UNSW industrial campaignâ€“ Report from Sarah Gregson, Branch President
I would like to begin this report by extending, on behalf of the entire UNSW NTEU branch, our gratitude for the wonderful support we have received from around the country, both from NTEU members and from members of other unions. As one of the stand-downees, I can attest that we could not have afforded to hold out so long in the face of management’s attempts to ‘starve us out’ without the essential financial support we’ve received. Equally vital, the messages of support have been wonderful ‘food for morale’ and have fuelled our commitment to stand against Hilmerism and what it threatens for the sector.
As it stands at the moment, there are 37 members stood down without pay by a management team contemptuous of the process of enterprise bargaining and unwilling to acknowledge the union as the valid bargaining representative of UNSW staff. The main sticking point remains around the issue of job security – Hilmer refuses to accept any regulation of management prerogative to hire and fire on whatever terms they see fit. In response to management’s delays and obfuscation aimed ultimately at thwarting our attempts to finalise new agreements, our members are refusing to transmit their results to the administration After more than two years of bargaining, we felt we had few other options – the VC himself has publicly stated that he didn’t see why we needed new enterprise agreements when the old ones (struck under HEWRRs) are, to his mind at least, working well.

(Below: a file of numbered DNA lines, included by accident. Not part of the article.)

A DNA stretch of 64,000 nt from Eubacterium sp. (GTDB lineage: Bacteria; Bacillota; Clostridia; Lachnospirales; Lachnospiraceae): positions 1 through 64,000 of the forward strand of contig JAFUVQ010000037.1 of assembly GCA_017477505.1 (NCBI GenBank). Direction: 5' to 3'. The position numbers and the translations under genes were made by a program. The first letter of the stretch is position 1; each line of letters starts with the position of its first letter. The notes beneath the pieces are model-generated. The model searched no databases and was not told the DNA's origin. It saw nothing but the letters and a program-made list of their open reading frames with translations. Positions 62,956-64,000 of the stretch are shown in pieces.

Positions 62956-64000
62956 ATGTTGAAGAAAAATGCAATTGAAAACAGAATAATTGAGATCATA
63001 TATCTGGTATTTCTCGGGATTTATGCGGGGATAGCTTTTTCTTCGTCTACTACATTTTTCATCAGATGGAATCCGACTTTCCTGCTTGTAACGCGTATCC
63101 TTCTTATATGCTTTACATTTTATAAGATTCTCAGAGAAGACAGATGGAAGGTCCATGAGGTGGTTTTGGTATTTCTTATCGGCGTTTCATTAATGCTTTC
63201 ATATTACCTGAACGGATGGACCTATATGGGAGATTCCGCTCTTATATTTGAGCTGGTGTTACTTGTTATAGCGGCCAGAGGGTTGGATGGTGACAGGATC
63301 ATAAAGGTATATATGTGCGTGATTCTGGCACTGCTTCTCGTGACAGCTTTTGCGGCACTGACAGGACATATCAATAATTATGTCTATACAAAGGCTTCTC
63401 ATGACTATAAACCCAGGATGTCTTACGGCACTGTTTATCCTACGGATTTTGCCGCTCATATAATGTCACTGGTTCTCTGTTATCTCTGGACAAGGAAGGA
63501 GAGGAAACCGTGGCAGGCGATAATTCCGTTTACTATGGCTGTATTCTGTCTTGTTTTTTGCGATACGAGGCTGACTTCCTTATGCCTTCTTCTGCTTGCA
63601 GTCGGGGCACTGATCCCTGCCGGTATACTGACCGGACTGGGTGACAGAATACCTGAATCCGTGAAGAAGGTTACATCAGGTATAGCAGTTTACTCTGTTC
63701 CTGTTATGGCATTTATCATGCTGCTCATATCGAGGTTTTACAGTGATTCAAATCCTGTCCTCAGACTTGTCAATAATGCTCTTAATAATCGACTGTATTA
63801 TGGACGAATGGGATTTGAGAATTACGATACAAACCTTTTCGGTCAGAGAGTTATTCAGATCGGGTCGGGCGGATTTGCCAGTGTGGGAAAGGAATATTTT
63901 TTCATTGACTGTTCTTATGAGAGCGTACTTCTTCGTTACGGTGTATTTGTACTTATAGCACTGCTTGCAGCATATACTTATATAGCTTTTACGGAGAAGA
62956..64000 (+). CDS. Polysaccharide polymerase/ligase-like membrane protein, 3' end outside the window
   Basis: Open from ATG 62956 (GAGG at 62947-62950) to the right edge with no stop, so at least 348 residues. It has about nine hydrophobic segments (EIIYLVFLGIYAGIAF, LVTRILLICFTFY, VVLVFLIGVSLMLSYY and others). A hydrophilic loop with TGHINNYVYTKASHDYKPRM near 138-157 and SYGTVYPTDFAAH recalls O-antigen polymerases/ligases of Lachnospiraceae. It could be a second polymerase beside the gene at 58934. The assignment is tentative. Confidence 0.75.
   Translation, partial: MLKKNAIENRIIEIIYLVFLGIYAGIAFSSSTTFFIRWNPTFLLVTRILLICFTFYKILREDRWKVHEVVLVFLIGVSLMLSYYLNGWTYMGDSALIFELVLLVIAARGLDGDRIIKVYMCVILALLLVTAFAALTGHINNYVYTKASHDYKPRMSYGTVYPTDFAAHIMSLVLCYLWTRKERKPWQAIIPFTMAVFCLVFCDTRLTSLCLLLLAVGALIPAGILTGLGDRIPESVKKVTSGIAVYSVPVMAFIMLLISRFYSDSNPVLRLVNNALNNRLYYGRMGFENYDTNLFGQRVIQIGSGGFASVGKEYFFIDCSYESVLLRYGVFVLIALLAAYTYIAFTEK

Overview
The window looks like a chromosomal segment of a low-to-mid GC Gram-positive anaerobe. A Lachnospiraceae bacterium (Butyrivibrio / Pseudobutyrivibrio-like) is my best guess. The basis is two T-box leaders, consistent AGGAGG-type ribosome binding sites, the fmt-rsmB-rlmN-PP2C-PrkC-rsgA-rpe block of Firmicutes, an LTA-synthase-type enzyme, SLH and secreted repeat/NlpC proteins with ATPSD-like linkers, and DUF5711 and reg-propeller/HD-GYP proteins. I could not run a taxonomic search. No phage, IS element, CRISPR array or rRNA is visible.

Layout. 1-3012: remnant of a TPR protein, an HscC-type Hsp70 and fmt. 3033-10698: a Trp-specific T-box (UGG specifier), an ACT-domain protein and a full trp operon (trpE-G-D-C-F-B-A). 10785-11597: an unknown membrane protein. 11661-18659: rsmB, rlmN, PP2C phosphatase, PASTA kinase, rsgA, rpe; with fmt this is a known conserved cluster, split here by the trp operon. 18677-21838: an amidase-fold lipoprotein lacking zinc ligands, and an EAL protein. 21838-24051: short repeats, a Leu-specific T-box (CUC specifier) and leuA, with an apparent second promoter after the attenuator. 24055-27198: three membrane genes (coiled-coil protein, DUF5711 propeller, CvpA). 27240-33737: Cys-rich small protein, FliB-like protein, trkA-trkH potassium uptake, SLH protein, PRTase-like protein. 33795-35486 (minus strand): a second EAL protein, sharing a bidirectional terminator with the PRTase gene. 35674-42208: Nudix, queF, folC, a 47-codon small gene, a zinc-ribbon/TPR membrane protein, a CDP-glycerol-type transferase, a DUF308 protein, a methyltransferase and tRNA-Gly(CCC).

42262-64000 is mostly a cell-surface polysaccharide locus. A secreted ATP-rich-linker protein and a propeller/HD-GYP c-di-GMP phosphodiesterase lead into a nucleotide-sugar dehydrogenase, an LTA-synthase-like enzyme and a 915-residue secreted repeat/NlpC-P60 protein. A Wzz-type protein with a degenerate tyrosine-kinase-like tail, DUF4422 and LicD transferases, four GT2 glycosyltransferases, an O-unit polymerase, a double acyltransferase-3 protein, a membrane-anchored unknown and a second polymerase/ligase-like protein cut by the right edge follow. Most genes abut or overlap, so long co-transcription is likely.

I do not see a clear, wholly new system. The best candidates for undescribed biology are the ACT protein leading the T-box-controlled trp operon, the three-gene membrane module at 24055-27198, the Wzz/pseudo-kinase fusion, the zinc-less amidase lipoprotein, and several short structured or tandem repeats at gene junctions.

In response to the industrial pressure created by our bans, negotiations on the content of a heads of agreement covering all major outstanding issues took place just before the end of year shutdown. These discussions reached the point where UNSW HR director indicated that he was prepared to recommend the draft heads of agreement to the Vice Chancellor. Almost immediately, Hilmer announced that he was going away somewhere on the planet where there are no phones and would not be contactable until January 4th. Upon his return to the land of the living, Hilmer advised that he is 'not averse' to a stronger clause covering the conversion of fixed-term employment contracts to continuing jobs. However, we were told it would take a week or more to prepare a draft clause outlining management’s position. Their failure to act with any sense of urgency is an insult both to the staff stood down without pay and to students awaiting their results.
And so the bans continue. I cannot praise enough the solidarity and commitment showed by our members who, although pushed almost beyond endurance, have stood up for what they believe in – job security, workload regulation, academic freedom, gender equity and quality student outcomes. The stand downees have, between them, more than six hundred years of service to the higher education sector – indeed, one of them won a teaching award shortly after being stood down! They deserve the support of union members around the country to make sure that the battle for decent working conditions and against casualisation and short-termism is won.